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Dear U.S. Fish & Wildlife Service Employees: We Support You! http://refugeassociation.org/2016/01/dear-u-s-fish-wildlife-service-employees-we-support-you/ http://refugeassociation.org/2016/01/dear-u-s-fish-wildlife-service-employees-we-support-you/#comments Thu, 21 Jan 2016 14:18:45 +0000 http://refugeassociation.org/?p=13072

Continue reading »]]> Below is a letter from the National Wildlife Refuge Association and the Friends of Malheur National Wildlife Refuge to our friends and colleagues at the U.S. Fish & Wildlife Service.

To the Employees of the United States Fish & Wildlife Service:

The National Wildlife Refuge Association and the Friends of Malheur National Wildlife Refuge support you, the public servants who have dedicated your lives to conserving, enhancing, and restoring our natural resources. We share your frustration and concern about the current situation at Malheur National Wildlife Refuge. Like you, we wish to see this conflict resolved peacefully and quickly.

However, we also understand that there is a lot we do not know about the situation and the considerations that law enforcement professionals are managing. While this is frustrating, our first concern is for the safety of Service staff and their families, along with the nearby community.

As this plays out, we all must contemplate what we as public land stewards can do to address the underlying issues that played a role in creating this standoff. But just as importantly, we must speak up about the great progress that has been made at Malheur and other refuges to resolve conflicts and improve the collaborative spirit of our conservation efforts.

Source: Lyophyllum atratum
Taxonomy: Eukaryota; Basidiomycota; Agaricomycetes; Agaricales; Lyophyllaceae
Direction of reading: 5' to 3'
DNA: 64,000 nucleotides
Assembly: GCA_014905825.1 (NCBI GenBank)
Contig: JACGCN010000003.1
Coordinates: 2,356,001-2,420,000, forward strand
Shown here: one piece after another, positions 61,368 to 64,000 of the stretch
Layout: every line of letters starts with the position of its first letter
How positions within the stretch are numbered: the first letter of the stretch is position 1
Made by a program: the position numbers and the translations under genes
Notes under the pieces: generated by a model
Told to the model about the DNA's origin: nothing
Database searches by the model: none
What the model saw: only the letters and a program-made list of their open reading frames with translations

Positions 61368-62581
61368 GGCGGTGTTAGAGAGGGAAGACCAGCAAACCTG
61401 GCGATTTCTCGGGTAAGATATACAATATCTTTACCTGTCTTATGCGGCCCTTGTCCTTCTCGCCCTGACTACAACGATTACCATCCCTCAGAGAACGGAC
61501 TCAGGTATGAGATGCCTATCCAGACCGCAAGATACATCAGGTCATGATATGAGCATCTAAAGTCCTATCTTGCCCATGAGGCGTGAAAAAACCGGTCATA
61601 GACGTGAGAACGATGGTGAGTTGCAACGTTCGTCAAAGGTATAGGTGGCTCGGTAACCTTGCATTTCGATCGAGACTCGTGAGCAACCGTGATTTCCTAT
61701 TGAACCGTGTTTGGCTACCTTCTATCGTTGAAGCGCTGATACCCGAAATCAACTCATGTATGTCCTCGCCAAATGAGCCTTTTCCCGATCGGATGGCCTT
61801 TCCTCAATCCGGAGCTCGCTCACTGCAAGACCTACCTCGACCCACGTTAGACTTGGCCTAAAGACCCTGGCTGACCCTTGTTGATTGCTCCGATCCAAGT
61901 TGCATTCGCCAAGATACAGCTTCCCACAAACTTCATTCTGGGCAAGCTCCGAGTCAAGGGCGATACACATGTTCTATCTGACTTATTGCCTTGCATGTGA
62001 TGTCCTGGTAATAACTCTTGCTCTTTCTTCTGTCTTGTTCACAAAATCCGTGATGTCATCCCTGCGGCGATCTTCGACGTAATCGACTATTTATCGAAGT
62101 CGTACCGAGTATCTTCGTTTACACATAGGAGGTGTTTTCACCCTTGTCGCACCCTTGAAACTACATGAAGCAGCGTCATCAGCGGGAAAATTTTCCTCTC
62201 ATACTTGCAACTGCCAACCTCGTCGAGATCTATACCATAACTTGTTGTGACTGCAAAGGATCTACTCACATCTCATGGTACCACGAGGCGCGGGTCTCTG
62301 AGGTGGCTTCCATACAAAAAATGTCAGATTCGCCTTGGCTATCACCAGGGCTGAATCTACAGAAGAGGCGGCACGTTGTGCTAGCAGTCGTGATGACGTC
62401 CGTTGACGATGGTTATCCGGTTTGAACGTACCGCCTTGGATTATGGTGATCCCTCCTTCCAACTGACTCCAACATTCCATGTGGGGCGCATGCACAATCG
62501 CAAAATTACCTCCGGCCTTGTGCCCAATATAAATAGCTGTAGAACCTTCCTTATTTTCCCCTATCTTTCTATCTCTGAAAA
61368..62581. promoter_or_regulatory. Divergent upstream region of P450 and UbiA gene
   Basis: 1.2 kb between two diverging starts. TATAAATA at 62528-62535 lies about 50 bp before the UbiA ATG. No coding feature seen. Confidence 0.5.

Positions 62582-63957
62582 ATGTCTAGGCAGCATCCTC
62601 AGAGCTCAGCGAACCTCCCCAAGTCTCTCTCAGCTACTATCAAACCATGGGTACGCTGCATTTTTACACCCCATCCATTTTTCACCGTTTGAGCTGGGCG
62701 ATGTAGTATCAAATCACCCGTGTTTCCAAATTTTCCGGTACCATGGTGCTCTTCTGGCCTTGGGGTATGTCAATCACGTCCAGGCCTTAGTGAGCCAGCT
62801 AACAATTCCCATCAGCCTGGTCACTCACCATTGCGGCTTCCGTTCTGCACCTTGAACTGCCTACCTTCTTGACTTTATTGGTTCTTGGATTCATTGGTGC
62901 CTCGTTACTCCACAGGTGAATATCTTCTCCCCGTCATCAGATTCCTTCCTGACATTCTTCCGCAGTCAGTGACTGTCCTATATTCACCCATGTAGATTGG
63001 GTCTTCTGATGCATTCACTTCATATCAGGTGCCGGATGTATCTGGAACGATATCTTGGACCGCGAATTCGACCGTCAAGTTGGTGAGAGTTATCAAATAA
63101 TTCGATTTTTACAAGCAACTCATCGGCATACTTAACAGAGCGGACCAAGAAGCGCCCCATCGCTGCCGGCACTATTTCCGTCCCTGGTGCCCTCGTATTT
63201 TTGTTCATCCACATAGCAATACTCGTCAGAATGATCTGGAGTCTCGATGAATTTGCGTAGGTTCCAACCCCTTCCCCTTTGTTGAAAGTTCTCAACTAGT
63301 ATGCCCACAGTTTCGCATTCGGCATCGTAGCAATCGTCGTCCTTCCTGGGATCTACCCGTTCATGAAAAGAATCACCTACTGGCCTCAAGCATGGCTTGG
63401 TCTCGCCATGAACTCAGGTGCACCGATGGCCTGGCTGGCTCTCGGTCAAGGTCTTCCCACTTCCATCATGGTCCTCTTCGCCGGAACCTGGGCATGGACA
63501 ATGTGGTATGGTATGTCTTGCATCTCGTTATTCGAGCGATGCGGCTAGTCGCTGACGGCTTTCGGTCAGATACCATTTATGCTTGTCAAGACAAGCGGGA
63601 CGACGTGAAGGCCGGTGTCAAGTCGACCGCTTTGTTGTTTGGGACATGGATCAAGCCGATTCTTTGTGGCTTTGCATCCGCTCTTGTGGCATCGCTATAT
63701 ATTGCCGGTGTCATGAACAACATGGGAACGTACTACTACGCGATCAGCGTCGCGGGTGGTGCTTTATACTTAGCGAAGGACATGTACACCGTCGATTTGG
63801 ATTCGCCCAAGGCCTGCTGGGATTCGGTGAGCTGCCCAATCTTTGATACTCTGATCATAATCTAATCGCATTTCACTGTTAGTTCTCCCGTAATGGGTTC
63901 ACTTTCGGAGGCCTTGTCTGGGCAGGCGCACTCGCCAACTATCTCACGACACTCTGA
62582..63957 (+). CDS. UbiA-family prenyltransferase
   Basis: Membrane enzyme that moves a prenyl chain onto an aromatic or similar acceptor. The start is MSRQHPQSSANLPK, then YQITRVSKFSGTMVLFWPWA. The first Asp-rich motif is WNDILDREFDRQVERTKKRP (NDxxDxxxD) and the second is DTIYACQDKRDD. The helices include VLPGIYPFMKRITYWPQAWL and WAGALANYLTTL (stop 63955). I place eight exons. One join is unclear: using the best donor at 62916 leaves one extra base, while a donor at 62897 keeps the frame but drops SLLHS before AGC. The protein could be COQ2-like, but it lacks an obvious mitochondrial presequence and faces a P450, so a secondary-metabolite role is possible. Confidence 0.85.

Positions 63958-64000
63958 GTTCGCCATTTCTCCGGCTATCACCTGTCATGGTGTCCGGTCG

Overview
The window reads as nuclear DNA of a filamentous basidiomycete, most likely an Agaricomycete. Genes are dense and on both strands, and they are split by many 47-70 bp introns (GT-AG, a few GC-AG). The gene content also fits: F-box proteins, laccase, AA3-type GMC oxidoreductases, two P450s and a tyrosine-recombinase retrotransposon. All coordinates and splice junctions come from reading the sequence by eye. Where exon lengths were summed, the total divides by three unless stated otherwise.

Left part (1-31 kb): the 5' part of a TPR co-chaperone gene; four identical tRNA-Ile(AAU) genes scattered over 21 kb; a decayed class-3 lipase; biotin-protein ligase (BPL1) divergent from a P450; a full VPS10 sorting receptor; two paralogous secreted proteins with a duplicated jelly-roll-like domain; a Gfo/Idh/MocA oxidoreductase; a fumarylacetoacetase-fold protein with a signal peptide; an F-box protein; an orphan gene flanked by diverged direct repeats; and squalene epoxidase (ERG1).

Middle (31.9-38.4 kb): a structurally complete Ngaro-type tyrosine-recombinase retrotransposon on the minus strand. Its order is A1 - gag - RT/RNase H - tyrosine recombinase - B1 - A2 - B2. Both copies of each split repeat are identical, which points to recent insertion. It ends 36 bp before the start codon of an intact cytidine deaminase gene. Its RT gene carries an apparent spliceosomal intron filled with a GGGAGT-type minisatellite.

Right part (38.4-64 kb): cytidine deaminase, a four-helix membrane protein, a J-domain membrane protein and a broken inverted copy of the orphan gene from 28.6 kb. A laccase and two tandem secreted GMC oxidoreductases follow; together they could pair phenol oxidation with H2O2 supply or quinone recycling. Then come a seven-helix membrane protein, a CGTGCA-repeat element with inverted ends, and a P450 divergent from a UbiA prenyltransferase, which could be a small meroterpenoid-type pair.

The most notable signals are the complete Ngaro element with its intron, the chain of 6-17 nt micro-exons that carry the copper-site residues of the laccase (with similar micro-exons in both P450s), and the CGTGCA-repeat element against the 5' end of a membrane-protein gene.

While we acknowledge current conservation and collaborative efforts are far from perfect, we also strive to improve the quality of our partnerships with ranchers, farmers, business interests, and private landowners. With each new partnership, we gain opportunities to learn how to better existing and future conservation efforts. As many of you know, successful conservation requires strong partnerships, and the foundation of these partnerships is based on trust, honesty, and collaboration.

Malheur National Wildlife Refuge in Ore. | Caroline Brouwer
Malheur National Wildlife Refuge in Ore. | Caroline Brouwer

Public lands are sacred. These lands consist of the rivers where veterans fly fish to assist in the healing process from PTSD, the marshes where a dad takes his son or daughter hunting for the first time, the coastal prairies where birdwatchers catch their first glimpse of an Aplomado Falcon, the open grasslands that become a child’s first memory of an outdoor classroom, and the lands where ranchers teach their children about the history of responsible land stewardship. They are lands that provide a place of solace and safety for everyone. They also contribute to thriving local communities.

Let’s not allow the unlawful acts of a small group of angry individuals impede the progress that thousands of employees at the U.S. Fish and Wildlife Service continue to make to sustain healthy lands, waters, and wildlife in collaboration with ranchers, farmers and other community members across this nation.

The time has come for this conflict at Malheur to end, and we at the National Wildlife Refuge Association and the Friends of Malheur National Wildlife Refuge intend to urge leaders in Congress and the Administration to resolve this standoff quickly and bring those responsible to justice.

Your experiences in the field working in collaboration with ranchers, farmers, sportsmen and environmentalists are testament to the fact that the National Wildlife Refuge System is a big tent with room for all Americans. Help us share these success stories to help drown out the noise coming from a small minority.

We posted this letter on the National Wildlife Refuge Association blog so that you can share your collaborative conservation story in the comments. We want to show the American public what collaborative conservation is all about!

On behalf of our respective staffs and boards, and the thousands of refuge supporters we represent, thank you for your service.

Sincerely,

David Houghton, President and Rebecca Rubin, Board Chair, National Wildlife Refuge Association

Tim Blount, Executive Director and Gary Ivey, President, Friends of Malheur National Wildlife Refuge